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You can make an SSL certificate by using * as the name.

But unfortunately, this doesn't cover

Is there any fix for this?

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up vote 7 down vote accepted

I seem to recall that * actually violates RFC anyways (I think only lynx complains though :)

Create a certificate with as the CN and * in the subjectAltName:dNSName names field - that works.

For openssl, add this to the extensions:

subjectAltName          = DNS:*
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Awww, I just tried it and it doesn't work, at least in firefox. – Unknown Jun 3 '09 at 1:10
A detail: Ensure * is in the subjectAltName:dNSName field – MikeyB Jun 3 '09 at 2:58
@Supermathie how do I do that in the command line? – Unknown Jun 3 '09 at 3:38
You can't do it directly on the command line, but you can use -extfile and -extensions. – MikeyB Jun 3 '09 at 14:33
+1...this is how we handle our wildcard certificates. I can't commend on how to do this with openssl though. – Doug Luxem Jun 15 '09 at 3:01

Unfortunately you cannot do this. The rules for handling wildcards on subdomains are similar to the rules about cookies for subdomains.       matches    *    matches    *      does not match  *  does not match

To handle this you will have to obtain two certificates, one for * and the other for You will need to use two separate IP address and vhosts two handle these domains separately.

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You can absolutely do this - its done all the time - see above answer. This is accomplished using the CN and the subject alternate name extension.… – John Kloian Aug 3 '15 at 22:08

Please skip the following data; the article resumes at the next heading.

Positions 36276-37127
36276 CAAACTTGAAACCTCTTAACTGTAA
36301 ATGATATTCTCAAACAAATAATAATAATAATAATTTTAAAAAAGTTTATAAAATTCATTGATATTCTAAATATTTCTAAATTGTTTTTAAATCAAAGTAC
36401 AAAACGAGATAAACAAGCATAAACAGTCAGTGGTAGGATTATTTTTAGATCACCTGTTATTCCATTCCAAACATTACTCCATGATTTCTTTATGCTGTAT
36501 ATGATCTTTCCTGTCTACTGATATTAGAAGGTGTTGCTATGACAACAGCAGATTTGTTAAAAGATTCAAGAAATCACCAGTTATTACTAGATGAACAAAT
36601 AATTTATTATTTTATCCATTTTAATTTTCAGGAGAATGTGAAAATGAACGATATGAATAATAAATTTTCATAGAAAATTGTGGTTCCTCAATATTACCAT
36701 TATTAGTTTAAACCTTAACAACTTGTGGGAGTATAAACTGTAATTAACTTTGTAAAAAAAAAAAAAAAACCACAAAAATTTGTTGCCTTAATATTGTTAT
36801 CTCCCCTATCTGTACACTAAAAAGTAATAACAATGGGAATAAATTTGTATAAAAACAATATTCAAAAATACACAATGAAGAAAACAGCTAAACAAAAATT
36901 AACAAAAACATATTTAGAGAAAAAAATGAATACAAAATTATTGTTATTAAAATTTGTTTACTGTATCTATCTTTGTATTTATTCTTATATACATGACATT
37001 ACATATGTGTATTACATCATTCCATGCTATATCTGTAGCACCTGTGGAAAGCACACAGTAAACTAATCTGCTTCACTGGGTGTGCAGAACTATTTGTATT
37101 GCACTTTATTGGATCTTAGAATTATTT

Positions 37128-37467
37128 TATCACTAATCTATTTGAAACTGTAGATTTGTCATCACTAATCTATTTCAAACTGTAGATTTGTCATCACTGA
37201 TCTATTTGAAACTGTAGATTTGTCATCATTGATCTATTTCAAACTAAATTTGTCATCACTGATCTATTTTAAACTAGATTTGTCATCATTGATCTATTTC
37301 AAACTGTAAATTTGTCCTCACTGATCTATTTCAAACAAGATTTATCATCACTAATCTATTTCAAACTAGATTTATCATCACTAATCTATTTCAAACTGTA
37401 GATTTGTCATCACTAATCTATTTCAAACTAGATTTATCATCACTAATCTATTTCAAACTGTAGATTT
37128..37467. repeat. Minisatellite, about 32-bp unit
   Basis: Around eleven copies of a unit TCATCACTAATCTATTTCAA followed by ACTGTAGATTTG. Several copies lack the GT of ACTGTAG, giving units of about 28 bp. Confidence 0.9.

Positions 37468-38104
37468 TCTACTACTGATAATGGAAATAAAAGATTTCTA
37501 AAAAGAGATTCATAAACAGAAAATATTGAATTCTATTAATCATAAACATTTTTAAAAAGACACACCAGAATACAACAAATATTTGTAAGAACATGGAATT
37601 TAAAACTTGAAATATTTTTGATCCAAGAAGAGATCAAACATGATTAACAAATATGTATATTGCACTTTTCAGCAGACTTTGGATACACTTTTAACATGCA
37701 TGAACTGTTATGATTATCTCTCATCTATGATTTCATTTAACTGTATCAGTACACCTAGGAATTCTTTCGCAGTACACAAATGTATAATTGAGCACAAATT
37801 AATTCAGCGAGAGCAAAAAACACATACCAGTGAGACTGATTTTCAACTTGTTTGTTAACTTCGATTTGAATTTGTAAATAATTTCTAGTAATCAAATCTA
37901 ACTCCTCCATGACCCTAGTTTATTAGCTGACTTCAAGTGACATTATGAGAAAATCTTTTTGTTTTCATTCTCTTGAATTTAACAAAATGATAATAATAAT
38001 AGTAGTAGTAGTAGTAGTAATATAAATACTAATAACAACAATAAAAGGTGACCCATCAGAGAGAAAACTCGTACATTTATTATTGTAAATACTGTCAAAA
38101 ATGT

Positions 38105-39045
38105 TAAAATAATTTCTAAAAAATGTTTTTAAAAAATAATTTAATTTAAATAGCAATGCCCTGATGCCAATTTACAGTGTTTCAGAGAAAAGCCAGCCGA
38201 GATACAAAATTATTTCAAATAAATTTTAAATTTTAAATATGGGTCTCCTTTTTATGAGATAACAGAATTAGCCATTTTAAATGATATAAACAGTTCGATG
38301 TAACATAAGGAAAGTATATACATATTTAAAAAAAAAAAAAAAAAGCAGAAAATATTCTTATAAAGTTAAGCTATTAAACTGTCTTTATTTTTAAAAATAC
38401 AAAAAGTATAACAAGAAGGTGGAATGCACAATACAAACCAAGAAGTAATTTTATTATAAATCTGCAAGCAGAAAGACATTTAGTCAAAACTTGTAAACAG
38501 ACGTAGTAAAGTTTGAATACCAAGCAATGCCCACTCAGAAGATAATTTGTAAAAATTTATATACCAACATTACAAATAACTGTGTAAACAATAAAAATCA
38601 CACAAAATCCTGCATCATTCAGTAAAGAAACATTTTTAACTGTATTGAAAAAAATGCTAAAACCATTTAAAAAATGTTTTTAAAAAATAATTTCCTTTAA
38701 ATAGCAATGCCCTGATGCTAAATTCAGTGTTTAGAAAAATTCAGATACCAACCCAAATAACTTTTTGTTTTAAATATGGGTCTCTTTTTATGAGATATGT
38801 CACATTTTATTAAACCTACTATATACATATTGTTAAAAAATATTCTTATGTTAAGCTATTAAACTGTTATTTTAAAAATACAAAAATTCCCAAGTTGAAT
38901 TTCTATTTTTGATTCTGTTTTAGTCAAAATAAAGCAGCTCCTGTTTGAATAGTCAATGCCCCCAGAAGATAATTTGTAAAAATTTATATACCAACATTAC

Probably not the answer you're looking for, but I'm 99% sure there isn't a way. Redirect to and just use the * as the SSL cert. It's far from perfect, but should hopefully cover most of the cases you are interested in. The only other alternative is to use different IP addresses for and Then you can use different certificates for each IP.

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You are correct. "" is a subdomian of ".com", so the wildcard that would work for it would be "*.com". This is why a cert for * works for "" but not, "". – sysadmin1138 Jun 3 '09 at 3:00

Wildcards these days will have * and in the subject alternative name field (SAN). For instance take a look at's wildcard SSL cert

You will see

Subject Alternative Names: *,

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Just confirmed this on one of my own wildcard certs (from Comodo) - non-www worked just fine. – ceejayoz Jan 31 '13 at 21:15

No because they are completely different name space. redirecting the tld is not an option either because SSL is a transport encryption it has to decode the ssl before apache for example can even see the request host to redirect it.

Also as a side note: is also not valid for a wildcard cert (firefox from memory is the only one that will allow that.

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